October 19, 2022
By Lea Nickless, curator
Later this month, The Wolfsonian–FIU opens a new collection-based exhibition, Plotting Power: Maps and the Modern Age. Featuring more than 170 maps, globes, and other geographically inspired material from around the world, Plotting Power parses the many roles mapmaking and graphic imagery have played in shaping culture, in forging alliances, and—not surprisingly—in waging war.
I have traced many connective threads through the collection in my years of in-depth research and curation, but few that are so global in scope. I am lucky to have had the unique perspective of watching The Wolfsonian grow piece by piece, each acquisition adding to a wildly complex, multi-layered document of the human experience between 1850 and 1950. Affording me a bird's-eye view of modern material culture, this career has sparked a sort of obsession—the thrill of connecting dots, the drive to find meaning, and the joy in sharing new insights felt just as keenly by our founder, Mitchell "Micky" Wolfson, Jr., and my many colleagues. Through collection-centric exhibitions like this one, which touches on all aspects of map-related imagery from examples of conflict to those of peace and bridge-building, I hope we can reveal what Micky envisioned all along: truth as testified by object.
For additional details on the show and about what we want visitors to take from it, I encourage a review of the exhibition's press release. I'm also happy to share that Plotting Power will be accompanied by a 100-page, 53-plate companion publication, the product of months of effort and collaboration between multiple departments. The opening of my essay—excerpted here—sets the scene for the rich visuals and complex histories told through the objects and items I present in the book and in the show.
When President Franklin D. Roosevelt addressed the American public during a "fireside chat" radio broadcast soon after the United States entered the Second World War, he urged listeners to "take out and spread before you a map of the whole earth." This would be a war different from others, he said, not only in its methods and weapons but also in its vast geography. Underscoring the association between geographical knowledge and power, Roosevelt's mandate speaks to the significance of maps in the modern age, when ambitions, conflicts, and technologies exploded in scope and scale.
The one hundred years covered in The Wolfsonian's collection (1850–1950) witnessed unprecedented change. As upsurges in industrialization, immigration, and imperial expansion as well as two world wars transformed and complicated the globe, geographic imagery offered a means to create order out of the chaos. Cartographic advancements and technological innovations in printing had made maps more widely accessible; in the U.S., for example, they were published by oil companies and distributed for free in gas stations, printed in newspapers and magazines, and posted in classrooms. No longer reserved for the privileged elite, maps and the ready availability of mass-market cartography expanded geographic literacy for an increasingly mobile society. Graphic references to maps and globes also became more frequently integrated in objects and media of all sorts.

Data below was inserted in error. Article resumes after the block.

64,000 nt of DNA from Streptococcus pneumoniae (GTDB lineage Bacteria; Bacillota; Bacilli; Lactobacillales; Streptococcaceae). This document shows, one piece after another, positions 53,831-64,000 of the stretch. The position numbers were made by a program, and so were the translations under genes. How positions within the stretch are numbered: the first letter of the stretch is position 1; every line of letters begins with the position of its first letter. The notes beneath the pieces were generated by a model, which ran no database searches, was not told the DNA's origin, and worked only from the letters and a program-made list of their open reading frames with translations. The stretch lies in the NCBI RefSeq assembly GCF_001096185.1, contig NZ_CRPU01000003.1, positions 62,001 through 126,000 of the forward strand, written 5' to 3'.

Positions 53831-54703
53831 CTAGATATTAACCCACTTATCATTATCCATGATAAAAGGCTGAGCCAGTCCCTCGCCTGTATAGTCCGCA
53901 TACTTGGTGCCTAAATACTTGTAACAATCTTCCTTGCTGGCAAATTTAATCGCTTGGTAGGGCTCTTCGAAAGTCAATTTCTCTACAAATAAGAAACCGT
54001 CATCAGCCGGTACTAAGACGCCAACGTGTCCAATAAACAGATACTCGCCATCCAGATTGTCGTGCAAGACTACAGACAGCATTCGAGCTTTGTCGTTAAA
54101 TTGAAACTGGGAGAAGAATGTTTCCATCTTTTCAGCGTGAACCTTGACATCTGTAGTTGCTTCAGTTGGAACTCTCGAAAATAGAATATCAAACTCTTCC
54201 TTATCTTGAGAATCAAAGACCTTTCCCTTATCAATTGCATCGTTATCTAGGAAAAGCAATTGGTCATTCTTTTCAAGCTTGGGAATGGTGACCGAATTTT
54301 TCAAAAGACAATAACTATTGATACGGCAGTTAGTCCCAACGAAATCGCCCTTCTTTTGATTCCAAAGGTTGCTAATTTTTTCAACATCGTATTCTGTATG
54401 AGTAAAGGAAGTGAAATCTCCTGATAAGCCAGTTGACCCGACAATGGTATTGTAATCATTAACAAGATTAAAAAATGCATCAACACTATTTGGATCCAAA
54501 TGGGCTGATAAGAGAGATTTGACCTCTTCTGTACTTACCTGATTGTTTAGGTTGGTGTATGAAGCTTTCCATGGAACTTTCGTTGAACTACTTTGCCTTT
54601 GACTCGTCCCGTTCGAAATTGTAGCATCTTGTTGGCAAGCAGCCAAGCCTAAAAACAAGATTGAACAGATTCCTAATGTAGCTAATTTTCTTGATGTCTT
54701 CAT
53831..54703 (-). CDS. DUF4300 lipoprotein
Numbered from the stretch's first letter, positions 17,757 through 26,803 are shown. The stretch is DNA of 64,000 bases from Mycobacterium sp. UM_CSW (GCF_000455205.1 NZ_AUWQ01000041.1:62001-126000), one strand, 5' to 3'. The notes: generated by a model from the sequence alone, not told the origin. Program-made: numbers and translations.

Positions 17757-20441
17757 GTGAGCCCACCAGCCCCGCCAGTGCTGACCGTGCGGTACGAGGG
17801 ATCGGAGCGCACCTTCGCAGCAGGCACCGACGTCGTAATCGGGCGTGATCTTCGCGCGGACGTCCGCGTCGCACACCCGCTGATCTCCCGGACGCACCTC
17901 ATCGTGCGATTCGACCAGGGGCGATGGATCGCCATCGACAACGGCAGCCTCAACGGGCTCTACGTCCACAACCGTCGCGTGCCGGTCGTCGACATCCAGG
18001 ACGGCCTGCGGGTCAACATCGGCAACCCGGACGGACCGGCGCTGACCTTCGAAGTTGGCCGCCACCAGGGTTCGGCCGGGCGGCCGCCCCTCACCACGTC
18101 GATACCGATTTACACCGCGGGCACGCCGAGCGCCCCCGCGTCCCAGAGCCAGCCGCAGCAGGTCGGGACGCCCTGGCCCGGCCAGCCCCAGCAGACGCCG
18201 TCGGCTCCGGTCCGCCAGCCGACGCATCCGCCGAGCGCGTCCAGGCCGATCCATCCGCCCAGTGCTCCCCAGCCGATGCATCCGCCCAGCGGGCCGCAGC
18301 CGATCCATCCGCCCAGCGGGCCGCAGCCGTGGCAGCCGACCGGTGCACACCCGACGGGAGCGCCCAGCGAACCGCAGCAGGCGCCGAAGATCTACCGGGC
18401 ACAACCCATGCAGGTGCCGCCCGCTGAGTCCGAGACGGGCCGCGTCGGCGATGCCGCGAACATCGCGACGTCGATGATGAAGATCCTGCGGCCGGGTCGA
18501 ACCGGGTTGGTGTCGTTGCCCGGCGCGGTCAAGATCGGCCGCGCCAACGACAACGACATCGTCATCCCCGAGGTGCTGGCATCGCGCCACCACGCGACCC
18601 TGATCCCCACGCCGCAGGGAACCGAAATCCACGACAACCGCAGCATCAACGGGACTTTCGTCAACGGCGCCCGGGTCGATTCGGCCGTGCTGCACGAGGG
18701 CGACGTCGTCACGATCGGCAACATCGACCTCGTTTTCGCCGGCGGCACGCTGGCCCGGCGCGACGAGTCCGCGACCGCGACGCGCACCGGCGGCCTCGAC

Institutions of power and producers of geographic imagery have long recognized the value and authority of map-related references in influencing the thinking of diverse audiences. Nations, corporations, the media, and multinational political alliances too have used maps for the visualization of data and to associate themselves with the larger world. They also, at times, have exploited the persuasive powers of maps for less benign agendas. While sometimes considered strictly scientific depictions of reality, maps are likewise a reflection of an existing collective narrative, presenting spatial relationships through ever-shifting political, cultural, and societal filters. Maps are informed by choices—what to include or exclude, what to emphasize or ignore. When these choices are driven by economic, nationalistic, or political interests, maps can become agents of manipulation with immense power to form global views.
Focusing primarily on the first half of the twentieth century, the Wolfsonian exhibition Plotting Power: Maps and the Modern Age examines diverse geographic representations in a wide range of media, focusing on their intended objectives. While maps, globes, and graphic materials relating to geography can be read at face value, they are in fact subjective interpretations of spatial reality, their information filtered by deliberate choices. This essay, like the exhibition, explores questions of "whose choices, why, and for whom?" and offers insights into the interests and intentions behind the imagery.
Want more? Visit the museum starting October 28 to explore the exhibition, and fill out a book request form to secure your copy of the publication (issues expected in November; shipped domestically or available for pickup at the Design Store).